HM Revenue and Customs (HMRC) announced on 9 December that Dave Hartnett is to retire in the summer of 2012.
It may not come as a surprise to many that the head chief of tax has succumbed to recent pressures to resign over claims of helping big named firms, such as Investment Bank Goldman Sachs and mobile giant Vodafone, to dodge tax.
In their response to Dave Hartnett’s retirement, UK Uncut said:
“Dave Hartnett has allowed big business and rich individuals to get away with daylight robbery. We hope that his departure brings a new way of working for HMRC, one which means that big business are not let off millions or billions of pounds owed to the public purse.
“Instead HMRC must clamp down on big business and rich individuals which will bring in billions to the UK and will save the British public from unnecessary cuts to their public services and the welfare state.”
Back in November the anti-cuts direct action group were demanding Hartnett’s resignation from the Revenue. And on the ‘busiest shopping day before Christmas’ they took to the high-street by demonstrating against recent cuts to pensions, benefits and Winter Fuel Allowance.
UK Uncut supporters decided which big high-street brand to target by participating in an online voting poll hosted on UK Uncut’s Facebook page, which saw ‘Vodafone and Sir Philip Green’s Arcadia Empire’ come out on top.
On 10 December UK Uncut announced the two biggest contenders on their blog – ‘New poll; it’s now a two-horse race! Who’s your tax-avoiding Christmas Turkey?’ – and a new Facebook page voting poll was opened, which saw Topshop take the crown.
Mobile giant Vodafone was a popular target for UK Uncut supporters because of the controversy in parliament over whether or not the tax deal between HMRC and Vodafone of up to £7bn was in fact illegal.
UK Uncut supporter, Joe Potter, who voted for Vodafone in the online target poll, said:
“Last year Vodafone said that their tax dodge of billions was an urban myth and UK Uncut was wrong. Now we’re seeing a parliamentary committee looking into whether it was an illegal tax dodge, not into whether it happened at all. We were right all along.
“We must take action now to stop the cuts and prevent the devastating impact they will have on ordinary people’s lives.”
It is also thought that the tax dodging claims against Sir Philip Green, owner of the Arcadia group including high street fashion retailers Topshop, Miss Selfridge, Burton and Dorothy Perkins, put Topshop at the forefront of the store to be targeted on the 17th.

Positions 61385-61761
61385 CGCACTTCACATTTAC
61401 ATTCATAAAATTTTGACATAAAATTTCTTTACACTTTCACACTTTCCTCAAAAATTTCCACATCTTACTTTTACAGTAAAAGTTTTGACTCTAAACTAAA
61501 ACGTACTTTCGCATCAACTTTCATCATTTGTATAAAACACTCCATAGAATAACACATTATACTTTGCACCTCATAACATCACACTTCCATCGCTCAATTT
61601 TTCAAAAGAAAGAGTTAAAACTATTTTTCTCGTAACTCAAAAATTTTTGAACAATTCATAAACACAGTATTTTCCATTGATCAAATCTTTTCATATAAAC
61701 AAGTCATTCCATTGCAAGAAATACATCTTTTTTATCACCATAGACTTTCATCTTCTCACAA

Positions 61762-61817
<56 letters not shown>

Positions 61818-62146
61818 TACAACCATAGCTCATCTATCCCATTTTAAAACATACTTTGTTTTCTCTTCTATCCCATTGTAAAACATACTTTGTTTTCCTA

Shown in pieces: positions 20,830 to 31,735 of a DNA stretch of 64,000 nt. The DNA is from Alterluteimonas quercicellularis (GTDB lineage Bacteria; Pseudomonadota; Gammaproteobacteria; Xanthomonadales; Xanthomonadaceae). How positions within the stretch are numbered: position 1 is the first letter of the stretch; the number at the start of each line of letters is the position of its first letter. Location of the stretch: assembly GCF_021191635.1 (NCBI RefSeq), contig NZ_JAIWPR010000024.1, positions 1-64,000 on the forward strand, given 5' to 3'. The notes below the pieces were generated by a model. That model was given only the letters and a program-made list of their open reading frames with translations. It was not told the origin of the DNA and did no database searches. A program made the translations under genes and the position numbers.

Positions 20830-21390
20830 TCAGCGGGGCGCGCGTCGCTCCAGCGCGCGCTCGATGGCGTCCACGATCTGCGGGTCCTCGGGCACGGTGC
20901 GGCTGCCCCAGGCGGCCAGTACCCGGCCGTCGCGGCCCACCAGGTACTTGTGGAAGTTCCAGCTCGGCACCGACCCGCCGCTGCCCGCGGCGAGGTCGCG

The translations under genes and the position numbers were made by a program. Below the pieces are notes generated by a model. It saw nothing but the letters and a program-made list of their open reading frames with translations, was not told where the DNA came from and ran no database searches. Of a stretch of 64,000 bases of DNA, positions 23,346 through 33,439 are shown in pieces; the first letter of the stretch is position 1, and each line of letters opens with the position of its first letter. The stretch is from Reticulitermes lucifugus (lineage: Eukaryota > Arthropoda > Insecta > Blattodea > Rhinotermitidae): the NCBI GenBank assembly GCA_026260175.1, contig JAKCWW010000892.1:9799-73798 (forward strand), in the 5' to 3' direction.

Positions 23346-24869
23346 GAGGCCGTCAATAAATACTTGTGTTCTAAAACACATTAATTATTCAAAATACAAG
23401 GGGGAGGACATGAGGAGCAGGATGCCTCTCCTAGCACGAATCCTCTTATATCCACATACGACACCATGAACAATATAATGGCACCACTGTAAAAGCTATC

Sir Philip Green has been accused of dodging tax through channelling millions of pounds through to his wife in the tax haven of Monaco.
Supporter of UK Uncut, Sarah Armitage, voted for Topshop in the online poll and has said:
“Sir Philip Green and his wife can afford to jet off to sunny Monaco and take their profits with them, dodging millions in tax. Meanwhile the government does nothing but cuts our benefits and the services that we need. The Government should be getting those millions back rather than cutting my gran’s Winter Fuel Allowance.”
On Saturday 17th December 40 UK uncut supporters staged an ‘flash freeze in’ protest inside Topshop’s flagship store on Oxford Street, London.
The Metropolitain Police were quick to action and the protest lasted inside the flagship store for no longer than ten minutes.
After being moved from Topshop UK Uncut supporters then proceeded to Vodafone on Oxford Street, where Police kept them a few yards away from the store.
Outside Vodafone the UK Uncut supporters continued their peaceful demonstration against tax dodging and could be seen with several banners and chanting a statement about Vodafone’s alleged tax avoidance:
“When UK Uncut first targeted Vodafone we were told that 6 billion was an urban myth. Now we are told that they may have dodged 8 billion, that’s right, 8 billion pounds.”
Kevin Kinsella, of KinsellaTax, said:
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